One of the big stories to come out of last week's Republican primary debate was the emergence of Ohio Gov. John Kasich as a serious contender. It's true that he had a home field advantage but that alone cannot explain his apparent rise in the polls. It's hard to know what it is about him that has excited primary voters, but the likely answer is that he appealed to the small segment of the Republican base that hasn't completely lost its mind.
(Of course, they don't know Kasich very well; once they get better acquainted, they may find themselves turning to ... well, there really isn't anyone you could conceivably call a moderate in the race.)
The beltway is intrigued by Kasich for all the reasons they are always intrigued by Republicans from the rust belt:Working class white voters live there, and in their mind they are the avatars of Real America. These states around the Great Lakes tend to be swing states, and they like to elect bipartisan "reformers," which is a thrilling concept to the beltway establishment, which fetishizes the idea that all that's required of the president is a particular personality that commits to "getting the job done."
Previously, Scott Walker had them tricked into thinking he was 2016's bipartisan "it guy" -- until they realized that he has the personality of a doorstop and the policies of Ted Cruz. Even these insiders can't pretend that Walker will be the bipartisan champion they've been waiting for. So now Kasich is the guy.
The problem is that Kasich is seriously out of touch.
On his appearance on "Meet the Press" last weekend, Kasich sounded as if he woke up and thought he was still in his first presidential run back in 1999:
"Now, some people say, 'Well, you favor a path to citizenship.' No, I do not. But I have never taken any of this off the table because, Chuck, whether it's fixing Social Security, balancing a budget, rebuilding the Pentagon, fixing the border, whatever, you cannot do these things with just one party. They tried it with Obamacare, and now even the Democrats run away from Obamacare. I have learned over the course of my lifetime you need some degree of bipartisan cooperation. And just think back to Ronald Reagan and Tip O'Neill. I mean, they were working together when it was to serve America. And that's what I think we need, a good dose of that."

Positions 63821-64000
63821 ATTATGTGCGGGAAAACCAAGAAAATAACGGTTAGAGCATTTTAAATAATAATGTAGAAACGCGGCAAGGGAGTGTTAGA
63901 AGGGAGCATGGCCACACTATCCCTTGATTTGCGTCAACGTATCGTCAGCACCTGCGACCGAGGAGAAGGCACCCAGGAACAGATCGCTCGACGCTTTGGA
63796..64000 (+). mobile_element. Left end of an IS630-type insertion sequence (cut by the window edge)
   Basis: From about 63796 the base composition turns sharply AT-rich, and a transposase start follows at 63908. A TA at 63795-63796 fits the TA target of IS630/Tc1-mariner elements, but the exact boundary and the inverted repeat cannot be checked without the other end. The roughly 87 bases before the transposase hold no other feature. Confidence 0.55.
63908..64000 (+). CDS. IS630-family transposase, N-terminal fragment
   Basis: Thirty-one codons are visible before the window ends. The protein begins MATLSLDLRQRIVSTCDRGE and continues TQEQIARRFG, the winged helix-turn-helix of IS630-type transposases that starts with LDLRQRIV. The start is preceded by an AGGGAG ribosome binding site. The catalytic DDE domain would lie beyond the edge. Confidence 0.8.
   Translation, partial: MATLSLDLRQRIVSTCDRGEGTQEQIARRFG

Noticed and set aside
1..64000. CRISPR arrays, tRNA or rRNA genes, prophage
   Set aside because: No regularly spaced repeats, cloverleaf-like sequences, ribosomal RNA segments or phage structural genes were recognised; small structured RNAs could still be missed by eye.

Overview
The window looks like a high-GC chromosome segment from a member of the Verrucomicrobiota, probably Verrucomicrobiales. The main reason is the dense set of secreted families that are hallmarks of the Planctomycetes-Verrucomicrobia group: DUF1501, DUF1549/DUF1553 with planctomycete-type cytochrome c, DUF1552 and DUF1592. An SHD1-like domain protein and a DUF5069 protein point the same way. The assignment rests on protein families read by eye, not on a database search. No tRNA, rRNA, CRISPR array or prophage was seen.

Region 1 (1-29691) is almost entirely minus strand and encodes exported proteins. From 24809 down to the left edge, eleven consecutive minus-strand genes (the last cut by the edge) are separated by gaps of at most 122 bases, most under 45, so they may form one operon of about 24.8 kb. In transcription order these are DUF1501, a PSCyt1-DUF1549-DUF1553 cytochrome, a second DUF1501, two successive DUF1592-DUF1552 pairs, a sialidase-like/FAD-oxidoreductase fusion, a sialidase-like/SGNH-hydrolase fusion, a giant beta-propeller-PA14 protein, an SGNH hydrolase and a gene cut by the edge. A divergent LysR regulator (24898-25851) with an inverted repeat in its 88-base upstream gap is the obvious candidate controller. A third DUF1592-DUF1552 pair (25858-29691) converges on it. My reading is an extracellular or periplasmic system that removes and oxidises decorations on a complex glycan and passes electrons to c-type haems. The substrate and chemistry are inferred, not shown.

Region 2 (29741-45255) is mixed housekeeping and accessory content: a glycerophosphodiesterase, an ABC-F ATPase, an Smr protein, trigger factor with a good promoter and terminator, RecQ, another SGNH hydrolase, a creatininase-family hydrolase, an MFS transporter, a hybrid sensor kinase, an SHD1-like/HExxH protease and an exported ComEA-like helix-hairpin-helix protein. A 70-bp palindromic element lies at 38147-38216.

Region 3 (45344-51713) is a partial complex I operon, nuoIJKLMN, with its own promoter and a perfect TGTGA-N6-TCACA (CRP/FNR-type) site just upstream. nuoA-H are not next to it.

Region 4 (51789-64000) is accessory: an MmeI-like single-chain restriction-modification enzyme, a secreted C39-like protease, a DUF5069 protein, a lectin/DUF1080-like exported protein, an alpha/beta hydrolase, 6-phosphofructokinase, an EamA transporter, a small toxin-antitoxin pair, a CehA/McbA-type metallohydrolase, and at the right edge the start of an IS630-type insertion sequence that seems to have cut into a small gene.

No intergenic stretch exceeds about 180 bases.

That's right, he actually used that moldy Tip and Ronnie line like he thought nobody had ever heard it before. (In fairness, he wasn't alone -- during the Kiddie Table debate last week, Lindsay Graham said, "I will be the Ronald Reagan if I can find a Tip O'Neill," but his delivery throughout was so lugubrious you would have been forgiven for falling asleep before he reached the punchline.)
But Kasich didn't reveal just how out of touch he is with that stale, overused trope alone. Look at his list of issues: Now it's true that the border is a hot item in this race, but "fixing social security," rebuilding the Pentagon, and balancing the budget are agenda items that have all fallen down the list of GOP concerns in the last few years. Sure, they are perennial talking points, but apparently he is unaware of the fact that the Obama White House offered up huge cuts to Social Security and his own party agreed to major cuts to the Pentagon in the last few years. Conservatives held their breath until they turned blue and ended up without the former while letting the Pentagon cuts go through. And yes, they also cut a bunch of social programs for the poor, of the kind Kasich actually defends.
Is Kasich laboring under the illusion that he can tame the GOP? Perhaps he should schedule a dinner with his old friends John Boehner and Eric Cantor to catch up on what's been happening while he was toiling at Fox News.
But this comment from a town hall in New Hampshire on Tuesday perfectly illustrates how stuck in the past Kasich really is: